The work of South Africa’s Truth and Reconciliation Commission has generated a great deal of interest in the role of forgiveness in politics. More specifically, it has raised the question of whether forgiveness should be a constitutive part of reconciliation processes between groups. In this paper, I argue that it should not, and that it might be both more useful and more realistic to consider something like Adam Smith’s notion of ‘sympathy’ instead. The first part examines the arguments for and against policies promoting political forgiveness. The second part suggests sympathy as an alternative. The third part considers and rejects some objections to the employment of sympathy in this context.
On the Benefits of Sympathy for Political Reconciliation
Between Contestation and Mediation
In light of the pragmatic aspirations of ordinary language philosophy, this essay critically examines the competing grammatical strictures that are often set forth within the theoretical discourse of 'power'. It repudiates both categorically appraisive employments of 'power' and the antithetical urge to fully operationalize the concept. It offers an attenuated defense of the thesis that 'power' is an essentially contestable concept, but rejects the notion that this linguistic fact stems from conflict between antipodal ideological paradigms. Careful attention to the ordinary pragmatics of power-language evinces the prospects for integrating various context-specific aspects of power and mediating between traditionally divergent theoretical frameworks.
Kira Erwin and Gerhard Maré
This special issue emerges from a concern with academic practice around researching and theorising race, racialism and racism; particularly within the current theoretical climate in which race is, in the majority, accepted as a social construct. In public thinking and discourse, however, acceptance of the biological existence of races continues to dominate in many societies. Racial classification also continues in many state practices in South Africa such as the collection of racial demographics though the national census, and through countless private and public officials reporting towards government-stipulated race-based employment acts. These classification practices raise contradictions for the constitutional goal of non-racialism in South Africa. South Africa has also signed and ratified the International Convention for the Elimination of All Forms of Racial Discrimination (http://www.ohchr.org/EN/Professional Interest/Pages/CERD.aspx), which aims to eliminate racial discrimination in member states. The convention, to which member states are legally bound, raises a number of pressing issues that, to date, are not present in a wider national debate on the continued use of race in South African state policy. For example, there is little recognition by the state of the difficulties associated with identifying a targeted group based on race, nor clarity as to whether these groups are identified through markers based on phenotype, or socio-economic or cultural differences. Nor is there open discussion on the use of terms such as fair and unfair discrimination and how they relate to terms such as distinction and differentiation (see Bossuyt 2000), and the legal consequences of using such terms.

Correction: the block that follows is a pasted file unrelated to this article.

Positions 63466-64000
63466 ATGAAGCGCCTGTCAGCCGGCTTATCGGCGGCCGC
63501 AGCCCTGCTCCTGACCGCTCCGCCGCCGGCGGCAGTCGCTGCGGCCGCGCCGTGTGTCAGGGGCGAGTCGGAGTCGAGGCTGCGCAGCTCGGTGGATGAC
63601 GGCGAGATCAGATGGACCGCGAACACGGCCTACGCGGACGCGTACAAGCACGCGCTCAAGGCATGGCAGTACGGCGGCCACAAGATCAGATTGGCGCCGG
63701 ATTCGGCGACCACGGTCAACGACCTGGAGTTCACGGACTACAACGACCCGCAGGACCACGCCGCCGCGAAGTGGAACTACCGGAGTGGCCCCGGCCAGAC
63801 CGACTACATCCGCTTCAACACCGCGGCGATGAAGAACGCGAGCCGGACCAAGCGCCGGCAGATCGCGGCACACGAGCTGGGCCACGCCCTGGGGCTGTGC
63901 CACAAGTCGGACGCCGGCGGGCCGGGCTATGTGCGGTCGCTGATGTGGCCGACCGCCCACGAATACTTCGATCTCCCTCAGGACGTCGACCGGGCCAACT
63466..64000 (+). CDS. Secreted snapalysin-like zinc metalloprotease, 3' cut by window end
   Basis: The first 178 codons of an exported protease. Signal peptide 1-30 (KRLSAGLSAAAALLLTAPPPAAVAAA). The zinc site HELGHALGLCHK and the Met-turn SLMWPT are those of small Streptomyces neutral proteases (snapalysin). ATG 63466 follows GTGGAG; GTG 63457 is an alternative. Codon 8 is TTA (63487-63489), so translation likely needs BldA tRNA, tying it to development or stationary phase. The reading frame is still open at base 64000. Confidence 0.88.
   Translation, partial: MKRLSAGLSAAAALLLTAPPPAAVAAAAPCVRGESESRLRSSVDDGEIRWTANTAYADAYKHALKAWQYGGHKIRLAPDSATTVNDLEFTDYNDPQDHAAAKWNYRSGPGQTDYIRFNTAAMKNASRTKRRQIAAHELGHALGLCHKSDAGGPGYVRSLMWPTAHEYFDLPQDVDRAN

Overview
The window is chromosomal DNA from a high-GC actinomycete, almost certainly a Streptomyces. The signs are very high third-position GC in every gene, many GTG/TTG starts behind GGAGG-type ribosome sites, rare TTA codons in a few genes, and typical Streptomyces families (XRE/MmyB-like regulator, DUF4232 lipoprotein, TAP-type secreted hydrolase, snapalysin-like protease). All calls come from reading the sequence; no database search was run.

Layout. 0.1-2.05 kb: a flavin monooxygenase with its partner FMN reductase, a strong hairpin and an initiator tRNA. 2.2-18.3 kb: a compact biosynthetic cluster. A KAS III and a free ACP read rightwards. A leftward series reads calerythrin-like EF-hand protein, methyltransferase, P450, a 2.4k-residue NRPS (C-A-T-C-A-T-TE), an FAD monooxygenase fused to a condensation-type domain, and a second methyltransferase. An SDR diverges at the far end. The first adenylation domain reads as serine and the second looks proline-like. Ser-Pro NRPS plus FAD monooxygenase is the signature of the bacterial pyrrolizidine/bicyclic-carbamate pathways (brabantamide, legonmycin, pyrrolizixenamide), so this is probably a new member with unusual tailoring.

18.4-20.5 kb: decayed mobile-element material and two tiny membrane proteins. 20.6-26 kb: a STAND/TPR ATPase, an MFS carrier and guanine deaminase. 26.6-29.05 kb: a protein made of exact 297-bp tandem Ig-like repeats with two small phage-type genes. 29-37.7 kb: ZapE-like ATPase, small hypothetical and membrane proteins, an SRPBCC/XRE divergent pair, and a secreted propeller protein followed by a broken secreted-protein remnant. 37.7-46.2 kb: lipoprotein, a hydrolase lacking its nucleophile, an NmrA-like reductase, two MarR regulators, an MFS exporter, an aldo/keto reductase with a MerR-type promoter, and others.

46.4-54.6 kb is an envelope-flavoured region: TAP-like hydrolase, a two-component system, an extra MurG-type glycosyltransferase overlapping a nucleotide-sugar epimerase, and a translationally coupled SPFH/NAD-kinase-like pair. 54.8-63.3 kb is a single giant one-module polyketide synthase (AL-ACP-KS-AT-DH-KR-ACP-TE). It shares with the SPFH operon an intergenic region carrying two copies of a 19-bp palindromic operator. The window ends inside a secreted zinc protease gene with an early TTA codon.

to cheaper part-time workers, who find themselves seeking employment in a rapidly expanding service economy characterised by unstable, less secure work opportunities that generally offer lower wages even to those with higher education and experience
. 10.1017/CBO9780511487415 Hamilton , L. 2014 . Freedom Is Power: Liberty through Political Representation . Cambridge : Cambridge University Press . 10.1017/CBO9781107477698 Keynes , J. M. 1936 . The General Theory of Employment, Interest
wider society but also personally. People are usually protected from ‘traditional’ kinds of risks or ‘social risks’ (incapacity of employment because of old age, illness, and so on) by means of some institutional arrangement, which can take many forms
. Rick Turner had been critical of it in its draft stage, arguing that its employment of a consociational democracy approach appeared to ignore the problems of economic conflict almost entirely. Turner refused to identify himself with the Report in its
Institutions, Education and Elite Formation
in the territorial legislative assembly were colonial government employees. In other words, these elites largely depended for their livelihood on colonial government employment or patronage. In contrast, Gifford and Louis (1971) report that in the
Theoretical Debates on Agency
Sunday Paul Chinazo Onwuegbuchulam and Khondlo Mtshali
employment, improved prosperity and better social services’ ( Clark 2005: 10 ). This is what is mostly obtainable in many state-championed macro-economic strategies to poverty alleviation. Unfortunately, solely focusing on economic growth has its problems
consequences for all, including greater employment and more government revenue to fund public services. The motivation behind the intention to manipulate others has importance. Note that the motivation behind an intention to manipulate need not be disingenuous